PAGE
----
No one was quite sure if the Brazilians would pull off the equestrian events at the XV Pan American Games in Rio de Janeiro (see p. 8 and Aug. 3, p. 8). In the months before the event, cross-country course building fell far behind schedule, health concerns worried competitors, and bureaucracy plagued every aspect of the importation process.
There were many last-minute arrangements and late-night phone calls, but at the end there were no major disasters in Rio: no bandits broke into the stables, the fantastic cross-country course appeared as if by magic, and the host country even earned a couple of medals.
To be sure, this was a distinctly Brazilian experience. There were grooms in flip-flops holding high-strung eventing horses awaiting the jog, and military trucks stuffed with soldiers patrolling the galloping lanes on cross-country day. A mysterious “Colonel” ruled over the venue where the equestrian events were held with an iron fist, denying entry to the 100 pounds of magazines I schlepped to Rio de Janeiro, for example, deeming them “propaganda.”
For my first international competition, it was quite an adventure. I managed to break my computer within the first five days and then get stuck in an elevator with a woman from Argentina a few days later.
I arrived totally unprepared to deal with the “Great Pin Trade,” in which credentialed athletes, officials and their entourage arrive with bucket loads of pins bearing their country’s flag or the logo of their organization in order to trade for other country’s pins. Arriving without pins made it difficult to get a cab, get past a security checkpoint or get another journalist to lend you a computer cord.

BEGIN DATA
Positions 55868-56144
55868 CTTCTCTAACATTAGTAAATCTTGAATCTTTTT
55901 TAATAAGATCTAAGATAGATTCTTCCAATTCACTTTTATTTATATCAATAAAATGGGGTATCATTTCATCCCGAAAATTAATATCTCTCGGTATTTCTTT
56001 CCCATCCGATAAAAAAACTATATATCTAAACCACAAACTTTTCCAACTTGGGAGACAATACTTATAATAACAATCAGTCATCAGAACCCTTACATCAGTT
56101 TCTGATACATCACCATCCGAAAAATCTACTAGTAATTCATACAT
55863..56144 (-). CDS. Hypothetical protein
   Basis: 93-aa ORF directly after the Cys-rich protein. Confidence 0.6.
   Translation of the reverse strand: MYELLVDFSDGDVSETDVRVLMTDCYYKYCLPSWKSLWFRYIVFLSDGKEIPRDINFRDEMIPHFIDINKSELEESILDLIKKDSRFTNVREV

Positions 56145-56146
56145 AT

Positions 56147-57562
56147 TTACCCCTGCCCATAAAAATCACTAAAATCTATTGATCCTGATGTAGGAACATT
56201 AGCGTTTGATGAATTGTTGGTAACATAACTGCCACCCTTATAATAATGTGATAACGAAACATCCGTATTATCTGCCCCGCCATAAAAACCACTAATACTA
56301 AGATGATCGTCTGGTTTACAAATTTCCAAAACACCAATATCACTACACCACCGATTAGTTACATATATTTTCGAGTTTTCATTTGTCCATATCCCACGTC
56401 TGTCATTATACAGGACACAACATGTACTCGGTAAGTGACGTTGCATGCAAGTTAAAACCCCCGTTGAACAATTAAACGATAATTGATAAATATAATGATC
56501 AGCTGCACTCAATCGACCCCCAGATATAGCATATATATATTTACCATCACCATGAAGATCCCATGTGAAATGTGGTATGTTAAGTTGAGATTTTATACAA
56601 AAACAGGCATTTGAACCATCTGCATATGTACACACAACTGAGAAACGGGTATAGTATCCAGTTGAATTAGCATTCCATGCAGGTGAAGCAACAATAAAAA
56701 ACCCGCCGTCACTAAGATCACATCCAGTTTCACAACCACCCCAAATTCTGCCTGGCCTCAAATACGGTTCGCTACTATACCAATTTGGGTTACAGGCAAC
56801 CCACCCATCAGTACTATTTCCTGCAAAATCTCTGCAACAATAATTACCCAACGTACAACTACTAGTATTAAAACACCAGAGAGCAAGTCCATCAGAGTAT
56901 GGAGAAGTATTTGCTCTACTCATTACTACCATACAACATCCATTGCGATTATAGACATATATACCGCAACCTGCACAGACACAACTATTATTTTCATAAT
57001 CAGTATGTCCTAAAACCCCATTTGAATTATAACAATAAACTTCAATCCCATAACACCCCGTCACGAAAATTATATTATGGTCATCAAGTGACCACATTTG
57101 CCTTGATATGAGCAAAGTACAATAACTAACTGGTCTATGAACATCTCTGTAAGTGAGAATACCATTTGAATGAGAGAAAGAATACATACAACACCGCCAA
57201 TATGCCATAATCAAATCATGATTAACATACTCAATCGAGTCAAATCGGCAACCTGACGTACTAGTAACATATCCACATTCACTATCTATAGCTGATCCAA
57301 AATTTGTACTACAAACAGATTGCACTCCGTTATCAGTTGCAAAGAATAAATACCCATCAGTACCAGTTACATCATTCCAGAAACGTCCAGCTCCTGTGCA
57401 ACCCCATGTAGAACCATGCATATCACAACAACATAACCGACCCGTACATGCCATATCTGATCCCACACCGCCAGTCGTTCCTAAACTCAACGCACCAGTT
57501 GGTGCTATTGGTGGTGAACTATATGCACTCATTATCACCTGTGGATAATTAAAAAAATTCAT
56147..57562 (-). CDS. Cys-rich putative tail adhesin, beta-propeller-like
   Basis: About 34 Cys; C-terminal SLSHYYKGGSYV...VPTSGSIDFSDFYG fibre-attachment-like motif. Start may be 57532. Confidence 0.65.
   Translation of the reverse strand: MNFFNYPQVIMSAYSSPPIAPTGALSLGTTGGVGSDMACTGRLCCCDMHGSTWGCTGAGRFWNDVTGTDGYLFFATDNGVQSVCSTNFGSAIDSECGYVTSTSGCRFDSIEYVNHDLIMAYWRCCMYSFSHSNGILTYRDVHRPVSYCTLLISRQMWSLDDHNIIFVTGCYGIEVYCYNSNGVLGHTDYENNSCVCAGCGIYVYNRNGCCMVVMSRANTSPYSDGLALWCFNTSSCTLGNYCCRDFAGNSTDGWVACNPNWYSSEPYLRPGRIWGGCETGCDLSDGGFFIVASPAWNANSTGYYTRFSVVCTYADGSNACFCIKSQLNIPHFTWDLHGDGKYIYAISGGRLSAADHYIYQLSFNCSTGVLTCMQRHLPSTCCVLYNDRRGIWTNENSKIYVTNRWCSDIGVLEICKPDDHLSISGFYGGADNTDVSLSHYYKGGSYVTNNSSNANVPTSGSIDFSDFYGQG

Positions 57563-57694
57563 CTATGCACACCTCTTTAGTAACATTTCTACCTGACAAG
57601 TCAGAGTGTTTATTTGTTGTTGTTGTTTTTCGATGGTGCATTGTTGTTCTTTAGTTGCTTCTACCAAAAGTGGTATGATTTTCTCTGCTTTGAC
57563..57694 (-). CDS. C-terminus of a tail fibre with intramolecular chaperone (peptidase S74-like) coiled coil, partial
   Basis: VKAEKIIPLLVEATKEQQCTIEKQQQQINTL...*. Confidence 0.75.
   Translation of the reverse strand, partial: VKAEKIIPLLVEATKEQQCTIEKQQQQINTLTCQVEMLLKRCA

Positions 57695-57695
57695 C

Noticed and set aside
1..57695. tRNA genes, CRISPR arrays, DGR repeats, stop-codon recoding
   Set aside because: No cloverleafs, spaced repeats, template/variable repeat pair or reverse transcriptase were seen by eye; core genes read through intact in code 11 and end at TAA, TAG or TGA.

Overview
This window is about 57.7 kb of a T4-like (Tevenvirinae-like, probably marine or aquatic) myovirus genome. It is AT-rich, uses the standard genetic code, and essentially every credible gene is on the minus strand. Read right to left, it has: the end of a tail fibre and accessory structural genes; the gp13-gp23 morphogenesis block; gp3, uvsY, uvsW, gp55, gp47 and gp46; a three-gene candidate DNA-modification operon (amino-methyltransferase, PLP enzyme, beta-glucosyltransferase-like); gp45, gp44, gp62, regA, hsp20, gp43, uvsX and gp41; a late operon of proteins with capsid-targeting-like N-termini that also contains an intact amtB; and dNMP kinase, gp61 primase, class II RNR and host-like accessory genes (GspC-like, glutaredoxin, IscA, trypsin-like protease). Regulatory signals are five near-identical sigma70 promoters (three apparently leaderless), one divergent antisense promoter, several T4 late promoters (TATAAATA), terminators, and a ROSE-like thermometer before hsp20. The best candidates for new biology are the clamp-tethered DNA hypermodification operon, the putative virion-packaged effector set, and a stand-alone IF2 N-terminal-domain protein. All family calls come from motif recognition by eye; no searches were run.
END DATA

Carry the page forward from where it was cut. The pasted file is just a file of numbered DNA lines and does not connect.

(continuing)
The most memorable part of the competition occurred not in the dirt of the arena, however, but in the stands. The patriotic fans that packed into the newly constructed National Equestrian Center created a real sporting event.
The passionate crowd, more used to soccer games than demure equestrian competition, definitely caused problems. Cheering in the middle of an otherwise gorgeous dressage test, for example, sent one skittish Brazilian horse flying through the air. And when fans took to celebrating when non-Brazilians pulled rails in the show jumping phase of the three-day, Technical Delegate Roger Haller had to stop the competition until the announcer could restore order, begging the crowd to show better sportsmanship.
But when a Brazilian show jumper entered the ring to compete, the crowd gave him a hero’s welcome, then fell to a hush until he finished. Then the roar that erupted from the fans after each rider finished drowned out the loudspeaker announcing the score. But it wasn’t just the Brazilians. Smallish but vocal throngs from Guatemala, Bermuda and Chile cheered on their countrymen by name, and we Americans seemed reserved in comparison.
Even those who have spent most of their careers traveling to international competitions admitted that the medal ceremonies were among the best they’d seen (those on the Pan Am Organizing Committee are no fools—they had a dozen or so beautiful young women carry out the medals and bouquets).
The Brazilians weren’t the only ones hard at work to make the Games a reality. Individuals at the Fédération Equestre Internationale and the U.S. Equestrian Federation jumped through more than their fair share of Brazilian hoops while solving problems for the athletes, and riders and their support staffs demonstrated incredible patience as things fell into place.
But at the end of the day, cheers from the crowd were as much for competitors as for the organizers who worked to produce the competition that few thought could happen.